An international consortium called the World Glacier Monitoring Service tracks 164 different glaciers in 19 different regions around the world. The figure below shows the change in global average glacier mass from 1950 through to the end of 2019 (2020 values are not yet available).
Glacier melt is reported in metres of water equivalent, which is a measure of how much mass has been lost on average.
Greenhouse gas concentrations reach new highs
Greenhouse gas concentrations reached a new high in 2020, driven by human emissions from fossil fuels, land use and agriculture.
Three greenhouse gases – CO2, methane (CH4) and nitrous oxide (N2O) – are responsible for the bulk of additional heat trapped by human activities. CO2 is by far the largest factor, accounting for roughly 50 per cent of the increase in “radiative forcing” since the year 1750.
Methane accounts for 29 per cent, while nitrous oxide accounts for around 5 per cent. The remaining 16 per cent comes from other factors including carbon monoxide, black carbon and halocarbons, such as CFCs.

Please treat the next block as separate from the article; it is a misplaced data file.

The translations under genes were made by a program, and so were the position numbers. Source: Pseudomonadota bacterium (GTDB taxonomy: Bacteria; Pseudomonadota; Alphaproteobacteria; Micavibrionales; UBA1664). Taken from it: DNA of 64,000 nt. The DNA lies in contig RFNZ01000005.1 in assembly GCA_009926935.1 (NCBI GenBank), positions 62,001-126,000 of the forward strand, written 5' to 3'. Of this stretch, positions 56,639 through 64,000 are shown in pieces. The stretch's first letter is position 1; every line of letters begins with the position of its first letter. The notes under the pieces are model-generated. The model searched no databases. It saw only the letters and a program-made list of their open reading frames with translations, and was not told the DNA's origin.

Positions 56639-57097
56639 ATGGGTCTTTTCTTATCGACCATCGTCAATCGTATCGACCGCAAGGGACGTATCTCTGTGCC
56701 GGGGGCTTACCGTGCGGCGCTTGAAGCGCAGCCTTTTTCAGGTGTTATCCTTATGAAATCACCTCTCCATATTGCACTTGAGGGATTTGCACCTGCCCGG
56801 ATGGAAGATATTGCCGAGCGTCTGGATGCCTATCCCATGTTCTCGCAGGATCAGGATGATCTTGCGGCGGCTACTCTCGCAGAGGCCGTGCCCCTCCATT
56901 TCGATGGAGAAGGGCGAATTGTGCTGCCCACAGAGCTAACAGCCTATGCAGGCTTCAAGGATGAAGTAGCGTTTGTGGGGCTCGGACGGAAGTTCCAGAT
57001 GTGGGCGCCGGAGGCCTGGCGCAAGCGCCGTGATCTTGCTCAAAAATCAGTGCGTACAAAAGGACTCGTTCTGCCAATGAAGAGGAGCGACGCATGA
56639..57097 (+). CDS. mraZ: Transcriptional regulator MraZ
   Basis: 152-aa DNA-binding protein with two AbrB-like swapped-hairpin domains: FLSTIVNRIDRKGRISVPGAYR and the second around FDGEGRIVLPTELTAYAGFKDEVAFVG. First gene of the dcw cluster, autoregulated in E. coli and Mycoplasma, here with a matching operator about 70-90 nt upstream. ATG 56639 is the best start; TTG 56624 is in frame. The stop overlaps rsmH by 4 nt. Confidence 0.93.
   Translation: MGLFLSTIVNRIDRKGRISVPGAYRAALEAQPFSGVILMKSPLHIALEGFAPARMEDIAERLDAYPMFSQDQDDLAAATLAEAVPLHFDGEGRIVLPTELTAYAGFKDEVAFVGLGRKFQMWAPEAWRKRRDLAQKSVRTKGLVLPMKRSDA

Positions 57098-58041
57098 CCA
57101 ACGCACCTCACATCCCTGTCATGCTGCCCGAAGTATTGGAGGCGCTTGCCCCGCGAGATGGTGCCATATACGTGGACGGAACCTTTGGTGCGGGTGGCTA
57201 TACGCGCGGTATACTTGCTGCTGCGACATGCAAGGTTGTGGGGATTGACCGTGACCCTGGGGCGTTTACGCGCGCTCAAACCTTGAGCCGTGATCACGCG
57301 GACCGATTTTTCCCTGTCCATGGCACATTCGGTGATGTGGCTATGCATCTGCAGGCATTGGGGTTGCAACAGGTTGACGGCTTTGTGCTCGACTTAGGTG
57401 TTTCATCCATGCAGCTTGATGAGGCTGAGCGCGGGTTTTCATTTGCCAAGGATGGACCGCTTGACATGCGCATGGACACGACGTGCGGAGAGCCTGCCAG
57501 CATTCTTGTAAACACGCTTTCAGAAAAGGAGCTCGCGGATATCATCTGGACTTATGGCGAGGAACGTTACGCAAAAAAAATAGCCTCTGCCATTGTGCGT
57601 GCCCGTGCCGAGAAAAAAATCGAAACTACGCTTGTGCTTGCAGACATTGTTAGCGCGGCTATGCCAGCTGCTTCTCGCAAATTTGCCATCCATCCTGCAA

Human emissions of greenhouse gases have increased atmospheric concentrations of CO2, methane and nitrous oxide to their highest levels in at least a few million years – if not longer.
The figure below shows concentrations of these greenhouse gases – in parts per million (ppm) for CO2 (blue line) and parts per billion (ppb) for methane (orange) and nitrous oxide (red) – from the early 1980s through to October 2020 for CO2 and September 2020 for CH4 and N2O (the most recent data currently available).
Arctic sea ice sees second lowest summer minimum
Arctic sea ice spent much of the northern hemisphere summer months at record lows in 2020. It set daily record lows during large parts of July, August, October, and November. It saw the second lowest summer minimum sea ice extent – behind only 2012 – since records began in the late 1970s.
The Arctic experienced an unusually slow sea ice recovery after the September minimum, though it has recovered to just below the long term (1979-2010) average in recent months.
In contrast to the Arctic, sea ice surrounding Antarctica remained within the long-term average range for the entirety of 2020.
The figure below shows both Arctic (red line) and Antarctic (blue line) sea ice extent for each day of the year, along with how it compares to the historical range (corresponding shading).
The remarkably low levels of Arctic sea ice for much of the summer in 2020 made the Northern Sea Route (e.g. the Northeast Passage) open for shipping for a record long period of time.